Hyosung Group which used its affiliates to provide an unfair profit in order to save a financially-distressed firm controlled by a son of the business group's founder is to be bought under the law. South Korea’s trade watchdog fined Hyosung Group 3 billion won (US$2.84 million) and recommended that the prosecution investigate Chairman Cho Hyun-joon and two other executives for illegally financing the ailing affiliate.
According to the Fair Trade Commission (FTC) on April 3, it has found that Hyosung's investment division inappropriately helped financially-troubled Galaxia Electronics Co. which is a de facto private company owned by Chairman Cho. It said it will file a complaint with prosecutors against Chairman Cho and two Hyosung officials – Song Hyung-jin, chief executive officer of Hyosung Investment & Development Corp., and Im Seok-joo, executive director of Hyosung Corp. – for violating the Fair Trade Act. The antitrust watchdog will also slap fines of 1.72 billion won (US$1.63 million) on Hyosung, of 1.23 billion won (US$1.16 million) on Cho's company Galaxia Electronics, and of 40 million won (US$37,879) on Hyosung Investment and Development.
The FTC said Galaxia Electronics, which is privately owned by Hyosung Group Chairman Cho as the dominant stockholder, has been in a financial and management crisis since 2012 and was about to be liquidated at the end of 2014.
Galaxia Electronics is an unlisted company that produces and sells light-emitting diode (LED) lights and displays. The firm has suffered from a lack of funds since 2012. The company’s debt-to-capital ratio reached 1,829 percent in 2014.
With Galaxia Electronics falling into the state of complete capital impairment, Hyosung’s financial unit sought ways to provide funds to the company through several affiliates. It orchestrated a plan in November 2014 to help Galaxia Electronics improve its financial status through Hyosung Investment & Development Co., a real estate development firm under Hyosung's wing.
The FTC said Hyosung Investment & Development was forced by the business group to take over credit risks for the sale of 25 billion won (US$23.67 million) worth of convertible bonds by Galaxia Electronics. The convertible bonds, which was issued on two separate occasions, was acquired by four financial companies. In the process, Hyosung Investment & Development signed a gross profit swap deal with a special purpose company established by the four financial firms to take over credit risks for the convertible bonds.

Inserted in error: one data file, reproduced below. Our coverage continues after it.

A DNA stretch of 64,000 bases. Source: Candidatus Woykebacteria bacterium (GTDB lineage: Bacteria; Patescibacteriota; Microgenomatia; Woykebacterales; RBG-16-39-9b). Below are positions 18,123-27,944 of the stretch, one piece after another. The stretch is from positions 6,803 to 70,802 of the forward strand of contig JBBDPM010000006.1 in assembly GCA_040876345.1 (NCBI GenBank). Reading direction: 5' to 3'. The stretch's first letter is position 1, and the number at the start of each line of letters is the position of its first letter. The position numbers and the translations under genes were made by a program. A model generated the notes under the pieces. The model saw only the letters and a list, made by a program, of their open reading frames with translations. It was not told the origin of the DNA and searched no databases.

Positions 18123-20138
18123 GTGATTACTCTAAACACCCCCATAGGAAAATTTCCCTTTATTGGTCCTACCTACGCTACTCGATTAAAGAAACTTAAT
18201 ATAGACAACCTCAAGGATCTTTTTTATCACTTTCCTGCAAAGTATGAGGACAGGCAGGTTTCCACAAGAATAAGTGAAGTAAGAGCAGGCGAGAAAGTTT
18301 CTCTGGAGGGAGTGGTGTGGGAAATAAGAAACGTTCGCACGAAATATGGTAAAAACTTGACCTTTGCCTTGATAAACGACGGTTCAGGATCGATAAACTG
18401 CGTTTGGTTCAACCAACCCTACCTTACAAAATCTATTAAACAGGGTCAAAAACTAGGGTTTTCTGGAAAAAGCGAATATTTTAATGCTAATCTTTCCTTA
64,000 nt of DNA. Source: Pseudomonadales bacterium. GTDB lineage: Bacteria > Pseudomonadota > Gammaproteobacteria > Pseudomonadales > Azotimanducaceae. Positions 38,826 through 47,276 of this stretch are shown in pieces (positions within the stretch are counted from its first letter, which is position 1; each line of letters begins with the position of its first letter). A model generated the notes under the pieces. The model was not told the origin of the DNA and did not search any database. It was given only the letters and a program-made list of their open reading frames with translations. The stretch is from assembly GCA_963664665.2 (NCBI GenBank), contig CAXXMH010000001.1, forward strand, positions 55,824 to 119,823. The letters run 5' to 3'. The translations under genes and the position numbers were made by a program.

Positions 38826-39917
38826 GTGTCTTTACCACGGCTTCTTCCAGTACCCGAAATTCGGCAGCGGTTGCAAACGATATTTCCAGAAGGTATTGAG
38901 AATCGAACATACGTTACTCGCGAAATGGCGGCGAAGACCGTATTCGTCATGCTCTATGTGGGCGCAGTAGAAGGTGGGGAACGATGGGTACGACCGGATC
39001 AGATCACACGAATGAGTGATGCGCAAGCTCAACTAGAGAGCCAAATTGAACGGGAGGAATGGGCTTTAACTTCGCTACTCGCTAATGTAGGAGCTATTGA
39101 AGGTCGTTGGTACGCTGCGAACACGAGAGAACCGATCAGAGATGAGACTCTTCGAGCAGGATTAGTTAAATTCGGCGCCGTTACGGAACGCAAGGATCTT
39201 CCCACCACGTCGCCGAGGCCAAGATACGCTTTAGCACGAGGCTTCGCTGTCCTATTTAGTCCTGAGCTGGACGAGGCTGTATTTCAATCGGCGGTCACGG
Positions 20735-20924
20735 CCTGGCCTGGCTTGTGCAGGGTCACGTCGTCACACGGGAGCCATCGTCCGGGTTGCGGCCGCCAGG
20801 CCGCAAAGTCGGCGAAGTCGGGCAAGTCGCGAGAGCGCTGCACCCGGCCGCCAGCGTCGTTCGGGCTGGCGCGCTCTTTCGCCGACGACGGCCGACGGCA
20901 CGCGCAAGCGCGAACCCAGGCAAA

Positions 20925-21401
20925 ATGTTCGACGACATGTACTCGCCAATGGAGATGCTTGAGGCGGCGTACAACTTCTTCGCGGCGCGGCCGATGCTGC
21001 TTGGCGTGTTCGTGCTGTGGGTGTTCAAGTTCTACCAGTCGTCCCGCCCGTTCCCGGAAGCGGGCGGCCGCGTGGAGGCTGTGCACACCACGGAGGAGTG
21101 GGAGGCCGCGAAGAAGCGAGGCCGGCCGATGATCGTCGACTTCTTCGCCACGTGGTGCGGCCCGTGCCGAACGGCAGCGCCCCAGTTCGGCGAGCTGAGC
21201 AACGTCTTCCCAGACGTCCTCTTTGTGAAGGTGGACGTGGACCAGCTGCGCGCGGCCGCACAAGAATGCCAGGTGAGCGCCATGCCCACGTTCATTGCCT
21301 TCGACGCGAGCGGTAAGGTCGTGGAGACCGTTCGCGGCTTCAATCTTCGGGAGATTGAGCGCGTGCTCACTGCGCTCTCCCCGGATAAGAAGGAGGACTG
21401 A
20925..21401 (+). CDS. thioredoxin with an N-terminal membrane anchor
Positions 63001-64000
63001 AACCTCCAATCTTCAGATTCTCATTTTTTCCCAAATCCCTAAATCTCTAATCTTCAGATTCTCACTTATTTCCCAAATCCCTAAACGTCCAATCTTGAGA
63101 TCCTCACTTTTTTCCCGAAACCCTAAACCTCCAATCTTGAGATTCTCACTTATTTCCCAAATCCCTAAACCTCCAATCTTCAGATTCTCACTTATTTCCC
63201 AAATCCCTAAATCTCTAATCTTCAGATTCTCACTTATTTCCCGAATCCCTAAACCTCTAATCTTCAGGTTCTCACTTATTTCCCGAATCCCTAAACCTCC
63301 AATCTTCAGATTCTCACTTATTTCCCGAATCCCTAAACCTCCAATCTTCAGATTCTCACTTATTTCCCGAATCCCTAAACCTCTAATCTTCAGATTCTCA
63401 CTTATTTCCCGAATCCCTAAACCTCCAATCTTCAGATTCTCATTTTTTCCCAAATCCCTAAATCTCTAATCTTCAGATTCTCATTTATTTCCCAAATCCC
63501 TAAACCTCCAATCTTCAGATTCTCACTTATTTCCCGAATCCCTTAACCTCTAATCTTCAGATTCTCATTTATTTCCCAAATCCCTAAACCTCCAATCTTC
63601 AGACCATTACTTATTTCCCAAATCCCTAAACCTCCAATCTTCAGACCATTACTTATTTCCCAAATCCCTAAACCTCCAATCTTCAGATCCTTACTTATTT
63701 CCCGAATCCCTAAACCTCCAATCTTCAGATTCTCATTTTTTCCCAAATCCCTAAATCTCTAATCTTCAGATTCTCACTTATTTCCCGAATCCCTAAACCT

Hyosung Investment & Development invested about 30 billion won (US$28.41 million) worth of land and buildings as collateral, which was higher than the total amount of convertible bonds issued, and agreed to seek a prior approval of the four financial companies when it sells assets, pay a dividend or take out loans. As a result, Galaxia Electronics was able to raise funds seven times higher than its capital by issuing convertible bonds with low interest rates, though it was impossible to raise any money.
This also helped Chairman Cho maintain his investments and management rights. The FTC said Cho and Galaxia Electronics are the only ones that have enjoyed financial gains from the sale of convertible bonds. In fact, Hyosung Investment & Development has not received any benefits from the arrangement, though it took over a considerable amount of credit risks.
At a plenary session to decide on penalties, Hyosung argued that it was a rational business decision for Hyosung Investment & Development to sign the gross profit swap deal with four financial firms. However, the FTC found out that Hyosung Investment & Development belatedly requested to outside experts for review as a formality even after it already decided to sign the agreement.
The FTC also said Cho personally directed and be reported illegal financial support so it will file a complaint with prosecutors against him. Shin Bong-sam, head of the conglomerate investigation bureau at the FTC, said, “Chairman Cho was director of Hyosung Investment & Development and the largest shareholder and director of Galaxia Electronics. He was also president and director of strategy at Hyosung. Cho was reported the whole process of the deal and engaged in the deal.”
After the announcement was made by the FTC, Hyosung Group said it was the rational business decision for investment. An official from Hyosung also said, “Chairman Cho focused all his attention on the group’s main business as head of strategy division at that time and there is no specific proof of management directing and engaging in the deal.”